In this fuller response to the call to service lies the promise of renewal and reconstruction of our Christian work. In it also will be found the hope of fuller Christian unity. This Church has labored faithfully in the cause of that unity for which Christ prayed; the Appeal for Unity issued by the Lambeth Conference, and unanimously endorsed by this House of Bishops, was a notable expression of our hope and desire; but, before we can take any worthy part in this great movement, we must set an example of closer fellowship, mutual service and larger consecration. Indeed, the path to unity lies only through service. Conferences on unity will accomplish something; plans for unity may bring Christians of many names into fuller sympathy and understanding and growing appreciation, each of the other; but only as we all give ourselves fully and freely to unselfish service can we come together in unity of life. Common ideals, common motives, a common purpose, are manifested in common service. They reveal an underlying unity greater than our divisions. They offer an opportunity for united work out of which may come that organic unity for which we pray. We must work together and pray together, growing closer to Christ in work for Him and His, before corporate union, if it be accomplished, can become permanent or real. Having then, as a Church, espoused the cause of unity and pledged ourselves by prayer and effort to its realization, the call comes with renewed force so faithfully to serve in the spirit of Christ that we may be fit agents for the accomplishment of the will of Christ.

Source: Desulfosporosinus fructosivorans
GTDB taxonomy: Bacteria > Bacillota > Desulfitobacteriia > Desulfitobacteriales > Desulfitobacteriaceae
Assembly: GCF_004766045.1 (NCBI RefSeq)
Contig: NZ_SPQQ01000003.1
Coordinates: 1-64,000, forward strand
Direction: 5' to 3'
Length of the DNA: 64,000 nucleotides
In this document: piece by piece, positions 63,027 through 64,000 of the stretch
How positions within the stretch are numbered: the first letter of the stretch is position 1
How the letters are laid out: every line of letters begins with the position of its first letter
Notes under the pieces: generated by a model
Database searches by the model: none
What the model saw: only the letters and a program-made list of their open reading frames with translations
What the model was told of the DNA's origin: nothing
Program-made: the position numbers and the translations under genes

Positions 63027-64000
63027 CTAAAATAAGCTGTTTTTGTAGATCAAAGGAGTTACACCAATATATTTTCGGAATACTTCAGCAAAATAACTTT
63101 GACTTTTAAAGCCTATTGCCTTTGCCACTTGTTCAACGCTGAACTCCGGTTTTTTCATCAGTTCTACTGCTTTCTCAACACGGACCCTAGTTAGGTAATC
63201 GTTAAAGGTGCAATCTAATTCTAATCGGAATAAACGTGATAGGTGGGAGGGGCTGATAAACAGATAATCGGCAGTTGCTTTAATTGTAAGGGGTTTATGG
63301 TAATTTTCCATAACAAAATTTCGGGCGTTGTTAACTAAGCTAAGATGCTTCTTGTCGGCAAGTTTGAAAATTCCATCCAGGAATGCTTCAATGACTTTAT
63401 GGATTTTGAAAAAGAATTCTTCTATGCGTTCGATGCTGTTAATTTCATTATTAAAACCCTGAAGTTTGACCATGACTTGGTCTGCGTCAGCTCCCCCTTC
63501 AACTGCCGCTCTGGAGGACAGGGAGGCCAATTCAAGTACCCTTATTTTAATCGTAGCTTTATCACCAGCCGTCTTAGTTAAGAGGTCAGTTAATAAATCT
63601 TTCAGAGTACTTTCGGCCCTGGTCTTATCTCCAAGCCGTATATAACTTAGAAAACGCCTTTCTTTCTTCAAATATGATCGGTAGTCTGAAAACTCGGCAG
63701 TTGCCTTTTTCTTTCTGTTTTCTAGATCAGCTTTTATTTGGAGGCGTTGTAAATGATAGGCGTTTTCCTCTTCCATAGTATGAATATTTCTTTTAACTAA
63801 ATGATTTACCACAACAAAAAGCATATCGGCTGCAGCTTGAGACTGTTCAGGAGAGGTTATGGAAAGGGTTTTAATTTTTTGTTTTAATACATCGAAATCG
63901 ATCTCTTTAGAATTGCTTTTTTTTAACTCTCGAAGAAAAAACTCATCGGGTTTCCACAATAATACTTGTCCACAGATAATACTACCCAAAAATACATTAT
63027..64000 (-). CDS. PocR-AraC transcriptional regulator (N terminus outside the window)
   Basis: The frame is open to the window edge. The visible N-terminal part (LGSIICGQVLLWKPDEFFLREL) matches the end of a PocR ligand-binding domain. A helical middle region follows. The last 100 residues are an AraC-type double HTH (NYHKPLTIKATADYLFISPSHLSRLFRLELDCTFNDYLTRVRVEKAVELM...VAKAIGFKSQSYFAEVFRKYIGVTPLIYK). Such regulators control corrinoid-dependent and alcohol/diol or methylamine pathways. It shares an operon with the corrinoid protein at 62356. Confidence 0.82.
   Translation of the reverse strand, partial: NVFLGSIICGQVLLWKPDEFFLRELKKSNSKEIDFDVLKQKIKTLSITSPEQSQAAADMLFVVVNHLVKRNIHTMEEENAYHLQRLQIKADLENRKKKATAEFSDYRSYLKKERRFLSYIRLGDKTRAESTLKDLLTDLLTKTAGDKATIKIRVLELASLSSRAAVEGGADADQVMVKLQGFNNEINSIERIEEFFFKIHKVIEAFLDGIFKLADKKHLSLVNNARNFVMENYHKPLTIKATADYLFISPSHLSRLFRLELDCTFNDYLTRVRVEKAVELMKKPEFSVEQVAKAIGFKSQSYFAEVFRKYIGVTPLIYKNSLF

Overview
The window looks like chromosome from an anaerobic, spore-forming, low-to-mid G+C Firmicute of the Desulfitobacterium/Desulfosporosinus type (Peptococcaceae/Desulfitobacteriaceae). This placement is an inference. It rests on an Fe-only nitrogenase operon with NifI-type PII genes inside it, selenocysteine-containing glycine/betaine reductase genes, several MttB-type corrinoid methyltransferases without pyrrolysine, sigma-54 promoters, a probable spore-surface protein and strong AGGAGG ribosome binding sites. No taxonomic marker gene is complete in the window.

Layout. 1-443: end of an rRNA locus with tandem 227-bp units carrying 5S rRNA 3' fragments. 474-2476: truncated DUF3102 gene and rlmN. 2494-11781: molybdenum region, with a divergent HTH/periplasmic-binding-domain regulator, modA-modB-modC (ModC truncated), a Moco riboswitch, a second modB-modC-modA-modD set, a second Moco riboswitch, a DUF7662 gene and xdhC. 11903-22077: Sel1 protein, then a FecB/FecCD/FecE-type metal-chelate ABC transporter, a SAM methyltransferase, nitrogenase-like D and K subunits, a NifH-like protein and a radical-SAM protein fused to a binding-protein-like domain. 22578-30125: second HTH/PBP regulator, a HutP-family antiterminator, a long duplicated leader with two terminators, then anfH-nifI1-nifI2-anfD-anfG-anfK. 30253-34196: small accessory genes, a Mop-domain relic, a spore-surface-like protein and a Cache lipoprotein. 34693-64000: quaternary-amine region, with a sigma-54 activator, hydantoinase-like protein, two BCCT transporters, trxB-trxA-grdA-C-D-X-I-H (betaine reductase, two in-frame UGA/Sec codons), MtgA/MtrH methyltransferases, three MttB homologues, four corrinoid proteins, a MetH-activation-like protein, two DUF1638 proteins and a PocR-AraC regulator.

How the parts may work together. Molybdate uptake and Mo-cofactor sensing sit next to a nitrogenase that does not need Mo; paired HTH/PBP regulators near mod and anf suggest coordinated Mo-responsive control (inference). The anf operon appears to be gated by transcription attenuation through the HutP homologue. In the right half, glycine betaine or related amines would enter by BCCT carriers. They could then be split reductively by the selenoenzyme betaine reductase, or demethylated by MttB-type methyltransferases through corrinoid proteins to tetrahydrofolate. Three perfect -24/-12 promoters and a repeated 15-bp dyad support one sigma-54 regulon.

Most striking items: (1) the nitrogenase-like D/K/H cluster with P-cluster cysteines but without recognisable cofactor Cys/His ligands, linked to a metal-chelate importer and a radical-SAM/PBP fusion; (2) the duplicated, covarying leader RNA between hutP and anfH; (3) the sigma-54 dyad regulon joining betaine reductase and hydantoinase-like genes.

What one branch of the Church, acting separately, is equal to the task of establishing Christ's Kingdom on earth? It must be clear that only a united Church can bear adequate witness to the essential unity of all men in Christ. Unless racial antipathies, class hatred, national jealousies and suspicions can be supplanted by a vital sense of brotherhood and by a fuller realization of the essential spiritual unity of the whole human race, all forms of legislation and all efforts to unite men must prove inadequate and futile. Men cannot be united simply upon the basis of enlightened self interest or of class or national interest. There must be a spiritual basis for the peace of the world. To prepare the foundations of a democracy that will recognize the worth of every human personality, and to develop a brotherly attitude among men--this is not only the task but also the supreme test of the Church.

The principle of brave adventure for Christ must therefore dominate the Church in its effort towards Christian unity; but even more than the spirit of adventure must there be, as we have just said, the spirit of service, the willingness to labor, in every possible sphere, and with fullest spirit of co-operation, in applying the principles of the gospel to every possible field of human effort. We must refuse to isolate the spiritual life. So shall we find life in losing it, not merely as individuals, but as a Church. Thus giving ourselves in service, we shall develop completer sympathy with others who give themselves in like service. Common servants of a common Lord, we shall, through common service, develop a common life, and witness, sooner than we dared hope, the dawn of that day of unity for which we have prayed.

So, finally, we bid your prayers for Christ's Holy Catholic Church, the blessed company of all faithful people, that it may please God to confirm and strengthen it in purity of faith, in holiness of life, and in perfectness of love, and to restore to it the witness of visible unity. And, as you so pray, we also cease not to give thanks for you, making mention of you in our prayers, that you may have the spirit of wisdom and revelation in the knowledge of God, that the eyes of your understanding may be enlightened, that you may know what is the hope of Christ's calling and the riches of the glory of His inheritance and the exceeding greatness of His power. We commend you to His care, as we call you to His service. May His Spirit guide you, His grace strengthen you, His peace support you, as you seek to do your part in making the kingdoms of this world the Kingdom of God and of His Christ.